Ranking

#11

Points

95.58

CZE

Radka Kahlefeldt

Birthplace

Usti nad Labem

Czech Republic

Height

5’7

170cm

Age / DOB

36

Nov 07 1984

CZE

Radka Kahlefeldt

Birthplace

Usti nad Labem

Czech Republic

Height

5’7

170cm

Age / DOB

36

Nov 07 1984

Biography

Radka Kahlefeldt

Trying to get the most out of limited training time is a challenge triathletes all over the world face every day.

And there can’t be many more inspiring role models than Radka Kahlefeldt, who has moved to another level since the arrival of daughter Ruby in January 2018.

Just 11 weeks after giving birth to her first child, she was back to middle-distance winning ways and has since enjoyed the most successful phase yet of a win-laden career.

Her route into the sport underlined her uncanny ability to squeeze as much as possible into the time available.

Originally she wanted to be a professional tennis player (Steffi Graf and Andre Agassi were her heroes growing up), before realising that her strengths lay elsewhere.

She was then able to excel at both cross-country skiing (representing the Czech Republic) and triathlon.

But eventually came the point, aged 18, where she had to pick one or the other, and she’s never looked back.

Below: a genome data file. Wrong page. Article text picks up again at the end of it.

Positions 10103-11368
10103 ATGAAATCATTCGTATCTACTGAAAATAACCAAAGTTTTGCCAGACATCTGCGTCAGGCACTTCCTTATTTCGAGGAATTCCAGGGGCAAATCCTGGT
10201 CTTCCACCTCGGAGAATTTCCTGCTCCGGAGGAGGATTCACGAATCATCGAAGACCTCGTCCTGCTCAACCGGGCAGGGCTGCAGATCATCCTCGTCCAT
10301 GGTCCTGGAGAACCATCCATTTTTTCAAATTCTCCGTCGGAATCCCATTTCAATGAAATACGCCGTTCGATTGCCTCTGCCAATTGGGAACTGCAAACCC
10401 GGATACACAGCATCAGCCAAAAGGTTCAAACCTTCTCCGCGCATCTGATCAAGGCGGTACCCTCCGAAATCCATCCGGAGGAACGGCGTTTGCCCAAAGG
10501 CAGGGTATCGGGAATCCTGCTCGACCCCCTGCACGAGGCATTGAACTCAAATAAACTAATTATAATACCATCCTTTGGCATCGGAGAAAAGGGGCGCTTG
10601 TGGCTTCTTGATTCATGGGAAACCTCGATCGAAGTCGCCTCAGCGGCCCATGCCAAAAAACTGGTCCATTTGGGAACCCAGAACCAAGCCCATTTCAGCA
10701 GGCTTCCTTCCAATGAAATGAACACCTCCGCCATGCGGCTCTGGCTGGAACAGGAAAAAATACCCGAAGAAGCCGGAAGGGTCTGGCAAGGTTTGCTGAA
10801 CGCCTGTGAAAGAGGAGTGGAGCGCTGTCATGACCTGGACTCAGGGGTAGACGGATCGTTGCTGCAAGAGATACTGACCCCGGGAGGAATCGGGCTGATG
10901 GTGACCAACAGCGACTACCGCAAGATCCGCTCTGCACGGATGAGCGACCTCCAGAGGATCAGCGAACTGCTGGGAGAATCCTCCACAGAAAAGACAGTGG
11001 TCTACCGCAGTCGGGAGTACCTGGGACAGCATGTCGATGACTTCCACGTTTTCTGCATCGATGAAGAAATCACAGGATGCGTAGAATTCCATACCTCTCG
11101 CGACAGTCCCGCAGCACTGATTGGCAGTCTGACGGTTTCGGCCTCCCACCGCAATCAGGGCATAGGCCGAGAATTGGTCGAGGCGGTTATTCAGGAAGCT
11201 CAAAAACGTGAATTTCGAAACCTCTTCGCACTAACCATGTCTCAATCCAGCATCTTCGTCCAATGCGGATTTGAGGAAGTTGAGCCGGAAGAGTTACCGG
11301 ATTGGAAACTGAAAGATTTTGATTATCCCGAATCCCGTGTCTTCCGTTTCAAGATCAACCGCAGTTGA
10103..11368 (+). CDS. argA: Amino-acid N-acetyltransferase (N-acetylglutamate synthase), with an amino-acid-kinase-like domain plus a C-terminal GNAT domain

“I now chase the summer all around the world as opposed to chasing snow, so I think it was a good choice,” she says.

Early on Radka focused on both duathlon (she was European Champion in 2008) as well as shorter distance triathlons on the ITU circuit, while also fitting in a Masters degree in sports science and physical education.

The highlight though was getting to the Olympics in London in 2012 and she recounts: “It was an amazing experience and such a special Games, it’s something I’ll never forget”.

The perfect match

Radka, or Rads as she’s also known, was 15 when she joined her first triathlon club and started in sprint distances, before gradually working her way up to Olympic distance.

As her swimming improved she made huge strides and, just as she had in cross-country skiing she was soon representing her country.

After the 2012 Olympics though, her sights were set on non-drafting racing and longer distances.

Her middle-distance debut came at the end of 2012 and it was the following year, at a race in Australia, where she first met her now-husband Brad.

The Australian enjoyed a 20-year career in triathlon, including two Olympics (Beijing and London), a Commonwealth Games gold medal and three ITU World Championship podium places.

They married in 2016 and Brad (who has now retired and turned his attention to marathon running and coaching) is ideally placed to map out Radka’s training regime.

There was plenty of success before Ruby came along, including IRONMAN 70.3 wins at Putrajaya, Hefei and Subic Bay. But it is the run of results since the start of 2018 which has catapulted Radka into the top bracket of the sport.

It was just 11 weeks after giving birth (and after only two weeks of training) that she returned at 70.3 Davao in the Philippines. What a comeback it was.